Some reasons that high inflation could be here to stay
GET ready for a new, more frugal lifestyle. It is because the world's resources are diminishing. That changes everything, as I will explain.
Worldwide demand has exploded along with rising incomes in the Middle East, China and India. The new middle class want their share of the good life and they want it now.
While you can't blame them, it is putting a strain on our planet's limited resources.
Oil is the biggest concern since everything uses it. Last week, oil prices rose another 10 per cent, hitting an all-time high of US$135 ($183) per barrel.
In a way, high prices are beneficial since they help allocate scarce resources. But it is a painful process.
Singapore's inflation hit an annual rate of 6.6 per cent for the past three months, the fifth highest on record.
At my favourite fruit stall, the boss told me: 'My suppliers have been raising prices for the past four months. But I didn't pass them on. I have been selling at a loss and can't take it anymore.
'I have just increased the price of all my fruits by 20 per cent and I still only break even. Die, die.'
I suspect he is exaggerating and makes a small profit. But it shows how higher prices eventually get passed along to us. When they do, they act like a tax, reducing our incomes and spending. The risk is it will lower economic growth.
On 21 April, Dr Tony Tan, deputy chairman of the Government of Singapore Investment Corporation, said: 'We could be facing a recession which is longer, deeper and wider than any recession that we have encountered in the last 30 years.'
This was the most pessimistic of his three scenarios, but could things really get that bad?
Worse. We are seeing unlimited demand meet limited supplies. It produces a problem with no solution.
Consider the basics: Without concrete and steel, we can't build buildings. Without petrol, we can't drive cars or airplanes. Without food, we can't eat.
Without raw materials, economic output will decline, pushing us into a new era of perpetual recessions.
To postpone the inevitable, nations are furiously competing to lock-in whatever resources remain.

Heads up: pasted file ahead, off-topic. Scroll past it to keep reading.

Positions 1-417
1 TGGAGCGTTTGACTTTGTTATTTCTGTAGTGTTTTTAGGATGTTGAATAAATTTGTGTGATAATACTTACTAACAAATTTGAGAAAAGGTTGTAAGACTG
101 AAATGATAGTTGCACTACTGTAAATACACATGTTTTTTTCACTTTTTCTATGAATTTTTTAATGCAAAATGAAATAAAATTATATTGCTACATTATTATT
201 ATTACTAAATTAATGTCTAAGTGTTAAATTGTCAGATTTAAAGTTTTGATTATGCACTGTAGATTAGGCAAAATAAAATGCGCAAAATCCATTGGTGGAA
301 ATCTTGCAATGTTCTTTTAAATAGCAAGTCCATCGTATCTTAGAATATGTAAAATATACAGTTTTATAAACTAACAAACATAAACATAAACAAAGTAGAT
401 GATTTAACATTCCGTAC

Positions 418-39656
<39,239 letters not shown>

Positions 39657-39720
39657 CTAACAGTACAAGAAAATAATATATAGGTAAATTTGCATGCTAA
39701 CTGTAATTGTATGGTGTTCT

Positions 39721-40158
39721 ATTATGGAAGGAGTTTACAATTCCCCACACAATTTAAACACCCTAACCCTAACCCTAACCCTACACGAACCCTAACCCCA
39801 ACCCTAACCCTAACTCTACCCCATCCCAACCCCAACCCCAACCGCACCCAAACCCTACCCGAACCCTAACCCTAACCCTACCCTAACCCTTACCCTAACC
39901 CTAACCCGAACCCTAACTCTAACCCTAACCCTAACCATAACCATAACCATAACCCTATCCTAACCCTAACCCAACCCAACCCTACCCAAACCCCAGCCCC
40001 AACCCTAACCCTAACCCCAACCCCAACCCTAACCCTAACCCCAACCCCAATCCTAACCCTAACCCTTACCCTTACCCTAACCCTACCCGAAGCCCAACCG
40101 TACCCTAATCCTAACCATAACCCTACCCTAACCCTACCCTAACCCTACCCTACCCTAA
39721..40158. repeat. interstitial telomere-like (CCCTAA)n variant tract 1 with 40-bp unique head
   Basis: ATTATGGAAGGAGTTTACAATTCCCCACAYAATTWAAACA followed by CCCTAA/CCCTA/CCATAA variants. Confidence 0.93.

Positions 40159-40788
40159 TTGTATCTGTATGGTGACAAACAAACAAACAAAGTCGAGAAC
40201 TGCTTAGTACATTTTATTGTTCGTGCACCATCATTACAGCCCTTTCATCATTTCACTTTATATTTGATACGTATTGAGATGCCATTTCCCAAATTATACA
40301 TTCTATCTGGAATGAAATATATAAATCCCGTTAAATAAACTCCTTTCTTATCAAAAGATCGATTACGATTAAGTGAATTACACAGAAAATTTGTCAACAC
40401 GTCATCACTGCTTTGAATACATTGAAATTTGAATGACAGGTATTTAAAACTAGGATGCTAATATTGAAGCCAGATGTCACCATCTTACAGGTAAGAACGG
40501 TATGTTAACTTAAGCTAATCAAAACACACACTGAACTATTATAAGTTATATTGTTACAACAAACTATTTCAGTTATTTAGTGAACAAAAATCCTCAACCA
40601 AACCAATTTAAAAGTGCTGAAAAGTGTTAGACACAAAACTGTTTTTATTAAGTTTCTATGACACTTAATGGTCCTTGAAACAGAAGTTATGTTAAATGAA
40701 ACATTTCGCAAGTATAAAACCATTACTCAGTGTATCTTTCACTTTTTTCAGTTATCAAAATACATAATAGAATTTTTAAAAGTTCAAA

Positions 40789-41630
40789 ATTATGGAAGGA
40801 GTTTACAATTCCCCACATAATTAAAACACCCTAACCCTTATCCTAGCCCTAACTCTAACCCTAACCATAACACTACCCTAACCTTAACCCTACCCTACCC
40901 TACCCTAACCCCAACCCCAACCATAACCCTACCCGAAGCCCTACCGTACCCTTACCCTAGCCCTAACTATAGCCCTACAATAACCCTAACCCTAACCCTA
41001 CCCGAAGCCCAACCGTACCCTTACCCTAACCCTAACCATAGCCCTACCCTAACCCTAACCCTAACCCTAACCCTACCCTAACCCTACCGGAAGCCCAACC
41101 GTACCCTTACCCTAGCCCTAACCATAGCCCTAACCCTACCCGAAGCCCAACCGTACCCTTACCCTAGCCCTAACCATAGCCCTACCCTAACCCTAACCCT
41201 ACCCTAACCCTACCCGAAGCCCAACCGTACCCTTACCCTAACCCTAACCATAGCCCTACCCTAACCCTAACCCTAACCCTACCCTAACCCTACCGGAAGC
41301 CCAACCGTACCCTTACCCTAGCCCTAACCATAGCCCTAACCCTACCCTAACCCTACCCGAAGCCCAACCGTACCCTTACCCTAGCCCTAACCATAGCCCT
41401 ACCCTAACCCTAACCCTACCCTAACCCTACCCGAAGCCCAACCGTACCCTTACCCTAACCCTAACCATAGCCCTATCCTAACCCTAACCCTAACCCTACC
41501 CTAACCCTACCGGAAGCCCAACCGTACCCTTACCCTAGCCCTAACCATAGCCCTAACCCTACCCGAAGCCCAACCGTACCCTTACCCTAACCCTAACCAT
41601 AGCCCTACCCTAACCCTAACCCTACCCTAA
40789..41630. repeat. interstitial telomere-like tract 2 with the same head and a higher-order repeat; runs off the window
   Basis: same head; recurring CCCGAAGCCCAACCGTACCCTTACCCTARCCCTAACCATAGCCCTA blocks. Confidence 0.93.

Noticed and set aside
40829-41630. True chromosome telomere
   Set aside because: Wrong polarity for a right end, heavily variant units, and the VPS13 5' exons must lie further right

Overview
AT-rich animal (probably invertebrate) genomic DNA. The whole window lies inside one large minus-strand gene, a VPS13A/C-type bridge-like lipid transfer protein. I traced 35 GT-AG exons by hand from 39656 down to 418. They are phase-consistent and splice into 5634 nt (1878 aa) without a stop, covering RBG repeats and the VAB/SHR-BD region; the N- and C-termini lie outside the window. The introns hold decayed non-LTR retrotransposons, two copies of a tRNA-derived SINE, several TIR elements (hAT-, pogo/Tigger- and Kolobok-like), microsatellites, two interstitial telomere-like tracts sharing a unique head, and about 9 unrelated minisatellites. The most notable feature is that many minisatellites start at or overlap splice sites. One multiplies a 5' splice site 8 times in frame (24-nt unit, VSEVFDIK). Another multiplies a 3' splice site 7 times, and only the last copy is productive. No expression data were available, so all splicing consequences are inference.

China is perhaps the most effective, buying up natural resources from Australia to Africa. Most recently, it bought a 12 per cent stake in Australian mining giant Rio Tinto.
In the past, we have always had continuous economic growth with an occasional recession every 10 or 15years.
Now, supply shortages are turning things around. Expect permanent recessions with the odd year of positive economic growth.
Not everyone agrees. Some feel this is just a speculative bubble and prices will soon return to normal, like they did after the high inflation in the early '70s and mid '80s.
It was a happy ending. Oil prices ultimately reached a low of US$11.40 per barrel in Feb 1999, less than a decade ago. Could it happen again?
It is a nice thought. The problem is demand from developing nations is real while the supply of resources may be more limited than we had thought.
For example, there is no way to know if producing countries have all the oil reserves they claim. No Opec nation has ever permitted an independent audit of its oil fields.
Combine increasing demand with decreasing supplies and what do you get?
Disaster. Expect continuously rising prices, not just for oil but other natural resources as well.
What's worse is that higher prices are merely a reflection of resource shortages.
The world's economies need food, fuel and minerals to operate. Even the most clever technology cannot produce output without inputs.
If resources eventually decline to zero in a few generations, output will also fall to zero.
Then, we will revert to subsistence living, like sophisticated cavemen. Call us the Cro-Magnon smarties.